This source of all Evil, the ancient thing that hid itself in the darkest part of Hell, also had many names, but his followers called him the Great Malevolence. He wished for many things: he wished for every star in every universe to be snuffed out like candle flames between his fingers; he wished for all beauty to cease to be; he wished for cold, and blackness, and a great silence that would last forever.

Most of all, he wished for the end of mankind. He had grown weary of trying to corrupt every human being, one by one, because it was time-consuming, and frustrating, and a lot of human beings continued to defy him by being decent and kind. While he hadn’t exactly decided to give up on his efforts entirely, it just seemed easier to destroy the Earth and have done with it, and so he had come up with a plan. At the time, it had seemed like a very good plan, and as far as the Great Malevolence and his followers had been concerned, there was absolutely no way that it could go wrong. None whatsoever. Not a chance. This plan positively and without a shadow of a doubt could not fail.

Naturally, it failed spectacularly.

Now, for those of you who may not be entirely familiar with our story so far, here is a chance for you to catch up.2 When last we met, the Great Malevolence, aided by the demon known as Ba’al, was trying to harness the power of the Large Hadron Collide in order to open the gates of Hell and force his way into our world. The LHC was a massive particle accelerator in Switzerland designed to re-create the moments after the Big Bang that brought our universe into being. In other words, the LHC was dealing with very primal forces indeed, and buried somewhere in those primal forces was the seed of Evil. Thus it was that the Collider created a fissure between worlds, and the Great Malevolence saw his chance.

Ba’al, his most trusted servant, passed through a portal connecting Hell to Earth, and disguised itself as a woman named Mrs. Abernathy in Biddlecombe, England, having first killed the original Mrs. Abernathy and taken on her appearance. At the last minute, just as the Great Malevolence and his armies were about to take over the Earth, Mrs. Abernathy’s plans were foiled by a small boy named Samuel Johnson, his dachshund Boswell, and an inept, although well-meaning, demon named Nurd, the Scourge of Five Deities. The Great Malevolence blamed Mrs. Abernathy for this, and as a result was now refusing to meet with her, causing her much humiliation and not a little concern for her future.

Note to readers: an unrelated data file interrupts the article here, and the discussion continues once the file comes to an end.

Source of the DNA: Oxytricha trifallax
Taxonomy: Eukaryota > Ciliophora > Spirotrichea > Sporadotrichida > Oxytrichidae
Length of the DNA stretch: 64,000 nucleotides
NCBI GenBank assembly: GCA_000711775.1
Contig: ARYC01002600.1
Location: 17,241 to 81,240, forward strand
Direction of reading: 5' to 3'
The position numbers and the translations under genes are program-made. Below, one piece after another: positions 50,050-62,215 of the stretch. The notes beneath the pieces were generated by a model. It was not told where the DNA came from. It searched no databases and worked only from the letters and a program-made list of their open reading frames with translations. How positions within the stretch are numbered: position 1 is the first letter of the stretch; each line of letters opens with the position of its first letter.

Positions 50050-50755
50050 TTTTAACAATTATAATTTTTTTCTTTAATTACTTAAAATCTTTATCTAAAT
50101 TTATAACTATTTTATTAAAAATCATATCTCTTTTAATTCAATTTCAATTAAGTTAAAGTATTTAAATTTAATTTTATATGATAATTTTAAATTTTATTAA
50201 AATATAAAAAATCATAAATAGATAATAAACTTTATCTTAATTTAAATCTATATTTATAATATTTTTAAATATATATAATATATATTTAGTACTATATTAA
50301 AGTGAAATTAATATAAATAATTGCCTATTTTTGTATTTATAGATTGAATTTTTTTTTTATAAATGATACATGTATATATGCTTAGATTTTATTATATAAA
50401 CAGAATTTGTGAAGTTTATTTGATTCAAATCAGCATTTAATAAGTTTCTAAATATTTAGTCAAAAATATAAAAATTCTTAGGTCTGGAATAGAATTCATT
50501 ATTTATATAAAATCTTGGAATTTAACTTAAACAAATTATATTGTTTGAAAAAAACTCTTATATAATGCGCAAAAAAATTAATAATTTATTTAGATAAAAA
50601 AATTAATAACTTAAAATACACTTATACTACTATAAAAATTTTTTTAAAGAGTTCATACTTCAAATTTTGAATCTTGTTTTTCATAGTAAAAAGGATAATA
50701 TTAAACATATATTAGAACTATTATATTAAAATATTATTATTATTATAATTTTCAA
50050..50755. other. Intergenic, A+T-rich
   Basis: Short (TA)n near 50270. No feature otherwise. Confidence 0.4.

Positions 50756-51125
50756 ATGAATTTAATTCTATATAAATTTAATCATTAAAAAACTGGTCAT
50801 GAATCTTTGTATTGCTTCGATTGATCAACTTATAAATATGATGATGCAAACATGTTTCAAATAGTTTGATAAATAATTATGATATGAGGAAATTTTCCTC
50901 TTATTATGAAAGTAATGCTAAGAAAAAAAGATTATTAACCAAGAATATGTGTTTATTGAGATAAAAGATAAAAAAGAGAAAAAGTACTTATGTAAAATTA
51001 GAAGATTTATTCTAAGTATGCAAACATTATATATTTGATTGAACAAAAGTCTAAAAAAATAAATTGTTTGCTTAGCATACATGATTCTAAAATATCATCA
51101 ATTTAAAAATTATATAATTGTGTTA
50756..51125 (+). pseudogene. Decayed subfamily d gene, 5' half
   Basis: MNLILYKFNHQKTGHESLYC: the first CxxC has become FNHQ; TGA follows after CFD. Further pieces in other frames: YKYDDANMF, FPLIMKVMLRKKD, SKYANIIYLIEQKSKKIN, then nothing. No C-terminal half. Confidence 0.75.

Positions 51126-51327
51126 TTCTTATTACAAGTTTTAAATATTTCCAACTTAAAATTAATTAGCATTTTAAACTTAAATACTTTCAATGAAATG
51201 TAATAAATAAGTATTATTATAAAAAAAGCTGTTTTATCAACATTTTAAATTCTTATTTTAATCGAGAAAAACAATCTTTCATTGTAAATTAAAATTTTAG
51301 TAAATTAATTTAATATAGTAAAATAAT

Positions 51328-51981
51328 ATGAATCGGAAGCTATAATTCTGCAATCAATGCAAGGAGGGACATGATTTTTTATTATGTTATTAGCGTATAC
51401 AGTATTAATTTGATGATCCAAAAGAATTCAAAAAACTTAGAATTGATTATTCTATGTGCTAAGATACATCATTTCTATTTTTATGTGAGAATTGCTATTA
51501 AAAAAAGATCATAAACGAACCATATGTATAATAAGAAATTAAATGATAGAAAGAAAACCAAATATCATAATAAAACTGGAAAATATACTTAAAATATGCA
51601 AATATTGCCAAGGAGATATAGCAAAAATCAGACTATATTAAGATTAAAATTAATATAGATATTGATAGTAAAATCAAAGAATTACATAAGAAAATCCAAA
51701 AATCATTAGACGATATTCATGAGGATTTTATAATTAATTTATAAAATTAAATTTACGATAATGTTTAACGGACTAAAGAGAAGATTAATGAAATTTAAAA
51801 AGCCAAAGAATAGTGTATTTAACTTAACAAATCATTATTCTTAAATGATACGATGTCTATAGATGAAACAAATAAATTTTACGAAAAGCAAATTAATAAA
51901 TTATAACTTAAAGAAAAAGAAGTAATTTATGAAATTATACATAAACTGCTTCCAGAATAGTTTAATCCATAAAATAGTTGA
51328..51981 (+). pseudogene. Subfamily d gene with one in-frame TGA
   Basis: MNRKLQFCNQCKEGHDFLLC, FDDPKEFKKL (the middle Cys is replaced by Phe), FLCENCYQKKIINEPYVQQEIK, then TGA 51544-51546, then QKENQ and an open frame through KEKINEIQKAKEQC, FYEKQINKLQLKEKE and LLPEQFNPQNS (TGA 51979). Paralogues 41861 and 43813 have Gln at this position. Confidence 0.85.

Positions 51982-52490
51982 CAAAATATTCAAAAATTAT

All clear? Good.

The Great Malevolence still wasn’t quite sure how his plan had failed, and he didn’t care. For a moment he had glimpsed a hole between dimensions, a possibility of escape from Hell, and then that portal had been closed just as he was about to leave his dreary kingdom behind. All of his bloodied hopes, his shadowy dreams, had come to nothing, and the closeness of his triumph had driven him insane.

This is not to say that he wasn’t nuts already: the Great Malevolence had always been madder than a bag of badgers, madder even than a colony of bats trapped in a cookie tin. Now, though, he had passed into another realm of craziness entirely, and significant portions of Hell had been filled with the sounds of his wailing ever since the portal had blinked out of existence. It was a terrible sound, that cry of rage and sorrow, ceaseless and unvarying. Even by the standards of Hell, it was very annoying, echoing from the Great Malevolence’s lair deep inside the Mountain of Despair, through tunnels and labyrinths, through dungeons and the bowels of the odd dragon, until at last it reached the doorway that led from its hiding place into the dreadful landscape beyond.

The doorway was most impressive, intricately carved with terrifying faces whose expressions were ever changing, and horrific forms whose bodies intertwined, so that the very entrance itself seemed to be alive. At this precise moment the doorway was being guarded by two demons. In the classic manner of double acts everywhere, they were exact opposites. One guard was tall and thin, with features that suggested an irritating, and somewhat overweight, child who had spent a lot of time hanging from the guard’s chin by his hands, thereby stretching the guard’s face into a very mournful expression. His colleague was shorter and fatter. In fact he looked like he might have eaten the irritating, overweight child as a favor to his fellow guard.

Brompton, the thinner of the two, had been guarding the doorway for so long that he had forgotten what he was supposed to be guarding it against, given that the most awful being it was possible to imagine was already in residence inside the mountain. During the centuries that he had spent leaning on his spear, occasionally dozing or scratching himself where polite demons didn’t usually scratch themselves in public, he could not, until recently, recall a great many instances of individuals trying to get in who weren’t already entitled to pass freely. Oh, a couple of demons had tried to escape from inside the mountain, largely to avoid being torn apart as a punishment for something or other, or occasionally just for a bet, but otherwise things had been very quiet around there, in a Hellish way, for a long time.